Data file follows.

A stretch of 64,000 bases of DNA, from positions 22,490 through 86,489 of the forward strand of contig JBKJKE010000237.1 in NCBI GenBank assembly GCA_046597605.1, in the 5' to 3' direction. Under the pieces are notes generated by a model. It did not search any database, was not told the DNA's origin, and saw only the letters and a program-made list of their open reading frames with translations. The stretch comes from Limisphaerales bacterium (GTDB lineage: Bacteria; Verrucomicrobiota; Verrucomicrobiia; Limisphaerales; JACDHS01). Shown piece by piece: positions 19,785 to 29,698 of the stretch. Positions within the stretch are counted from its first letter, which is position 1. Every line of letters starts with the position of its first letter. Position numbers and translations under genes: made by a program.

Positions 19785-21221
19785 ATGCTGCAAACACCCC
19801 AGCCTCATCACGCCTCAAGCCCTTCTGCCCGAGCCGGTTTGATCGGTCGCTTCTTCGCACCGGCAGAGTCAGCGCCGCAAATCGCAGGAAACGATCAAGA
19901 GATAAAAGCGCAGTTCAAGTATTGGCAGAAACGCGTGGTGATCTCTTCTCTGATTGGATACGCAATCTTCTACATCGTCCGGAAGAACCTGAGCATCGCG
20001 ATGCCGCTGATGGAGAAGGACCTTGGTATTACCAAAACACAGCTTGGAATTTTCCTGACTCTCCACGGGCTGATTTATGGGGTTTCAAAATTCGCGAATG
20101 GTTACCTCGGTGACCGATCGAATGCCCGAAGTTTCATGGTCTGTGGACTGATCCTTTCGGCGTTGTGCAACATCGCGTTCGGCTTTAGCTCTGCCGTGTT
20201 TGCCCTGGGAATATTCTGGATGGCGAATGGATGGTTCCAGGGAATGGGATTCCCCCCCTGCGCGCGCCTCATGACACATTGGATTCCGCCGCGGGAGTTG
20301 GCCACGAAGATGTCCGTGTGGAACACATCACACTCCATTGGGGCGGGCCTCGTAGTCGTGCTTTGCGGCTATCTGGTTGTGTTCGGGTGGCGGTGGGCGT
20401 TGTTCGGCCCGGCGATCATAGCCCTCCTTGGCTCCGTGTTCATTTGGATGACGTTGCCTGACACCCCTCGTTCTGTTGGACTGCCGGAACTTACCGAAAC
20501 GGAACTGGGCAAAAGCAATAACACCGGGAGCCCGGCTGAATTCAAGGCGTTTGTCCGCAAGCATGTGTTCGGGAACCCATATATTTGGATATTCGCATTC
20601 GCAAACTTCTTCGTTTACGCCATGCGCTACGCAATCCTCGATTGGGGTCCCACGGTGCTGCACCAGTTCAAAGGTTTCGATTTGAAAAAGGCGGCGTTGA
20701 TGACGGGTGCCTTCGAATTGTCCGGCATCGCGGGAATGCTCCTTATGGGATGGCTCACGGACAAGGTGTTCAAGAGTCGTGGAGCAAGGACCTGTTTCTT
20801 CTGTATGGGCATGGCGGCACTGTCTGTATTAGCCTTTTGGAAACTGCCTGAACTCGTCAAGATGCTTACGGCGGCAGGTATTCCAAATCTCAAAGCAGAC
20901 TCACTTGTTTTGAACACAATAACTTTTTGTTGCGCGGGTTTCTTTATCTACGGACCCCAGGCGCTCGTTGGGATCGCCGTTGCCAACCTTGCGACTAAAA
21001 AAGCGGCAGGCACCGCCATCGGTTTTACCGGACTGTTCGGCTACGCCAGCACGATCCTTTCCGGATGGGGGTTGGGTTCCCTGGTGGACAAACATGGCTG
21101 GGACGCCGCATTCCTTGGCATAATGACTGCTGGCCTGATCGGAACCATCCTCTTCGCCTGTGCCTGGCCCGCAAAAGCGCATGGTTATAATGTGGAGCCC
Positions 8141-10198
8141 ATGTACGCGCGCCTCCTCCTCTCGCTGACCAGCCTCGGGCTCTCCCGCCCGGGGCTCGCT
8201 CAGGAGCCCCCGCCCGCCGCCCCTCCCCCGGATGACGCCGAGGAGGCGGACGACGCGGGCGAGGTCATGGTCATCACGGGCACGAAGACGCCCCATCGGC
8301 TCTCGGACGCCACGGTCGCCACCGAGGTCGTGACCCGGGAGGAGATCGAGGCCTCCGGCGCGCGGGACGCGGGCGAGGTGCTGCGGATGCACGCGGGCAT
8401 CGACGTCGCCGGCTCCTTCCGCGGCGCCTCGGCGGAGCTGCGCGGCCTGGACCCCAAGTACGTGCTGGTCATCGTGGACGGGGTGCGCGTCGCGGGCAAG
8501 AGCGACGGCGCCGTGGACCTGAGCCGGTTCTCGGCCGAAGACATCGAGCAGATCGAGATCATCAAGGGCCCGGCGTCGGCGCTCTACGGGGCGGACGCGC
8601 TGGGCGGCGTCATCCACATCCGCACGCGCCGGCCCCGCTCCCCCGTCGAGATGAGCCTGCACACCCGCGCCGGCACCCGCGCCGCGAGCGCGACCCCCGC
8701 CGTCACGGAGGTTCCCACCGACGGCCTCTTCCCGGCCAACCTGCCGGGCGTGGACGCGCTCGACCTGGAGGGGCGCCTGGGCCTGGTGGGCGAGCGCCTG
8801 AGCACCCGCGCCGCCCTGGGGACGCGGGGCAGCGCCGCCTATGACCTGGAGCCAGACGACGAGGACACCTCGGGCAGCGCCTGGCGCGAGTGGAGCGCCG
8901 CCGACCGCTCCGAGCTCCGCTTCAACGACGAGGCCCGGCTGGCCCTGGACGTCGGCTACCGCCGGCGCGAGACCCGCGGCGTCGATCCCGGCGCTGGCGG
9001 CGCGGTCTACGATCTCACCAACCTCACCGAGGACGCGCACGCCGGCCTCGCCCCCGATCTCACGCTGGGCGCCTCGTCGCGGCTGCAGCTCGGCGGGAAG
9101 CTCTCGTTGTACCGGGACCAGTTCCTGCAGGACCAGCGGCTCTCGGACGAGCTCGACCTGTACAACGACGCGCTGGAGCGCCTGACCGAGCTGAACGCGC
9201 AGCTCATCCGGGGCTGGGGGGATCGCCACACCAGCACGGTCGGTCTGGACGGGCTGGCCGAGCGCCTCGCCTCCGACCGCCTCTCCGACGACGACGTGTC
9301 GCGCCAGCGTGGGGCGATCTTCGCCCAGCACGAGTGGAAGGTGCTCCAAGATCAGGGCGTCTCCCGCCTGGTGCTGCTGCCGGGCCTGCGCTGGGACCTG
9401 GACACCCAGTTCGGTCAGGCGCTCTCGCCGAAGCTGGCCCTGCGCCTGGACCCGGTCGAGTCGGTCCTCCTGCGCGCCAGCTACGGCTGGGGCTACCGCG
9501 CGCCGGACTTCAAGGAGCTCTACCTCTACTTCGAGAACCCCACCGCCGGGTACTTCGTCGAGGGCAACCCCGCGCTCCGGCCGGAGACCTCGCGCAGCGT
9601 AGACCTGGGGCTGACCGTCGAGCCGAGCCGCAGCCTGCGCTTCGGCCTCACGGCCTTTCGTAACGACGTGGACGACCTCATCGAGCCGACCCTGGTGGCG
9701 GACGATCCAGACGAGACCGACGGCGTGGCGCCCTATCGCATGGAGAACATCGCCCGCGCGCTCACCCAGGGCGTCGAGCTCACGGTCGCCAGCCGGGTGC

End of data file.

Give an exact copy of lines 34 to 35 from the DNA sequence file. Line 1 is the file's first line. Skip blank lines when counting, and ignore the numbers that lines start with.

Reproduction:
9601 AGACCTGGGGCTGACCGTCGAGCCGAGCCGCAGCCTGCGCTTCGGCCTCACGGCCTTTCGTAACGACGTGGACGACCTCATCGAGCCGACCCTGGTGGCG
9701 GACGATCCAGACGAGACCGACGGCGTGGCGCCCTATCGCATGGAGAACATCGCCCGCGCGCTCACCCAGGGCGTCGAGCTCACGGTCGCCAGCCGGGTGC